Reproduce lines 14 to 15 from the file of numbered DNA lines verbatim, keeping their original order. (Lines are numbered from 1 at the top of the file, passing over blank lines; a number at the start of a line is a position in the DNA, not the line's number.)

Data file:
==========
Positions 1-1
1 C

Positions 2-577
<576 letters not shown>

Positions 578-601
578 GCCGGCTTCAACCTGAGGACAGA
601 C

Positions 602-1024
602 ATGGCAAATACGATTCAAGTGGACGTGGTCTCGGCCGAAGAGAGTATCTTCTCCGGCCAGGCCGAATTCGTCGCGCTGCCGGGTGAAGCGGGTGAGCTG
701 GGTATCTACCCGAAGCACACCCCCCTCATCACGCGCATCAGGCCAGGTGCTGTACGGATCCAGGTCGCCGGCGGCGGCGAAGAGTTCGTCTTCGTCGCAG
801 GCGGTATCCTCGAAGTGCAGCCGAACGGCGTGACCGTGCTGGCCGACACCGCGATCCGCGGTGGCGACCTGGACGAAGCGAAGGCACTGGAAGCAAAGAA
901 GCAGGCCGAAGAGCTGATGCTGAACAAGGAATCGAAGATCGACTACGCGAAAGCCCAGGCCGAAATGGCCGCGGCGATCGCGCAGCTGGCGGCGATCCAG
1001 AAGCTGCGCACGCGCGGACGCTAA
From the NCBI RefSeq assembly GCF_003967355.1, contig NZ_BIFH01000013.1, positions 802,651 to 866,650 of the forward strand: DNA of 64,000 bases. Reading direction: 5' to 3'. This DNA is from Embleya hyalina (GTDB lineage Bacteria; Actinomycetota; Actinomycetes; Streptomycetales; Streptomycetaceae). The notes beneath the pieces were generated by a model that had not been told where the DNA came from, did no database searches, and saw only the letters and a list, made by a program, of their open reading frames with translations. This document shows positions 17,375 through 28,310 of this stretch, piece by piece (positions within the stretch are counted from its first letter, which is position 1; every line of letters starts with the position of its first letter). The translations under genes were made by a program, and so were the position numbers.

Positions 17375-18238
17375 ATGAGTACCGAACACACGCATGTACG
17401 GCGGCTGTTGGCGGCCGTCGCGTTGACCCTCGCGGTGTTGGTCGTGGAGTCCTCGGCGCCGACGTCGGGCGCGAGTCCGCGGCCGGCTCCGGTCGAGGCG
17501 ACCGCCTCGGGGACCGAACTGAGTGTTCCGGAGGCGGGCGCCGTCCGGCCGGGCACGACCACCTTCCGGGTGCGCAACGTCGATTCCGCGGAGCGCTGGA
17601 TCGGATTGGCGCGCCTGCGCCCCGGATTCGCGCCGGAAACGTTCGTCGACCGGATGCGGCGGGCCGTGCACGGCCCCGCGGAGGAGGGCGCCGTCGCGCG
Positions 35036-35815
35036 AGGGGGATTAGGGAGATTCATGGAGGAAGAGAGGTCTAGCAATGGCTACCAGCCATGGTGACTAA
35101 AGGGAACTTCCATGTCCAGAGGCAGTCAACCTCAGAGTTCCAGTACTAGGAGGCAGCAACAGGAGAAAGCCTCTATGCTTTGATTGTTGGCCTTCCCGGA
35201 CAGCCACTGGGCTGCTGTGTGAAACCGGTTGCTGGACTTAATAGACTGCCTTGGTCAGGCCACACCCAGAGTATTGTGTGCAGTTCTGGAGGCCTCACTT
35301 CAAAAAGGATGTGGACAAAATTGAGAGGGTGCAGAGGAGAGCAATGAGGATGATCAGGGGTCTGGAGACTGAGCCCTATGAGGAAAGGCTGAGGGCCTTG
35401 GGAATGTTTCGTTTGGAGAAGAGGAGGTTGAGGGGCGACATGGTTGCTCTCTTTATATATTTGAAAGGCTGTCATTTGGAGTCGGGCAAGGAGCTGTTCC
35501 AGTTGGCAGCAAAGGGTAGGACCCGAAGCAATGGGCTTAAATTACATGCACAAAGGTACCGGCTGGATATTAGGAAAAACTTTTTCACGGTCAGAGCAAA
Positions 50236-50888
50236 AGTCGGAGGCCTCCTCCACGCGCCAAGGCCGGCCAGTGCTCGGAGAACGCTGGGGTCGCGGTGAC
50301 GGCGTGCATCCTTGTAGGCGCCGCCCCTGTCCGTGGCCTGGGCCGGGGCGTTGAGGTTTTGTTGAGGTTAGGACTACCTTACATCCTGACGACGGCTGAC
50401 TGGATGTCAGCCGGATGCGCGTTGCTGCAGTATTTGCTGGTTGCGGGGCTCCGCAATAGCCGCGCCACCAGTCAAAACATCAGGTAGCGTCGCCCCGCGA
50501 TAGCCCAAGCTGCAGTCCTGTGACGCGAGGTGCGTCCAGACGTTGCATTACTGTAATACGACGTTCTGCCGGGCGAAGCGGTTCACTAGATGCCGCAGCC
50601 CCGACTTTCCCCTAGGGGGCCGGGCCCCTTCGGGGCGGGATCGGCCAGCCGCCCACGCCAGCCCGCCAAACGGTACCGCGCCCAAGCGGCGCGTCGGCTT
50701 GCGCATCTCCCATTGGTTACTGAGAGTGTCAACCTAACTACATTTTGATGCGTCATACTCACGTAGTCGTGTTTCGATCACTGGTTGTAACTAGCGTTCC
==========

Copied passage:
From the NCBI RefSeq assembly GCF_003967355.1, contig NZ_BIFH01000013.1, positions 802,651 to 866,650 of the forward strand: DNA of 64,000 bases. Reading direction: 5' to 3'. This DNA is from Embleya hyalina (GTDB lineage Bacteria; Actinomycetota; Actinomycetes; Streptomycetales; Streptomycetaceae). The notes beneath the pieces were generated by a model that had not been told where the DNA came from, did no database searches, and saw only the letters and a list, made by a program, of their open reading frames with translations. This document shows positions 17,375 through 28,310 of this stretch, piece by piece (positions within the stretch are counted from its first letter, which is position 1; every line of letters starts with the position of its first letter). The translations under genes were made by a program, and so were the position numbers.

Positions 17375-18238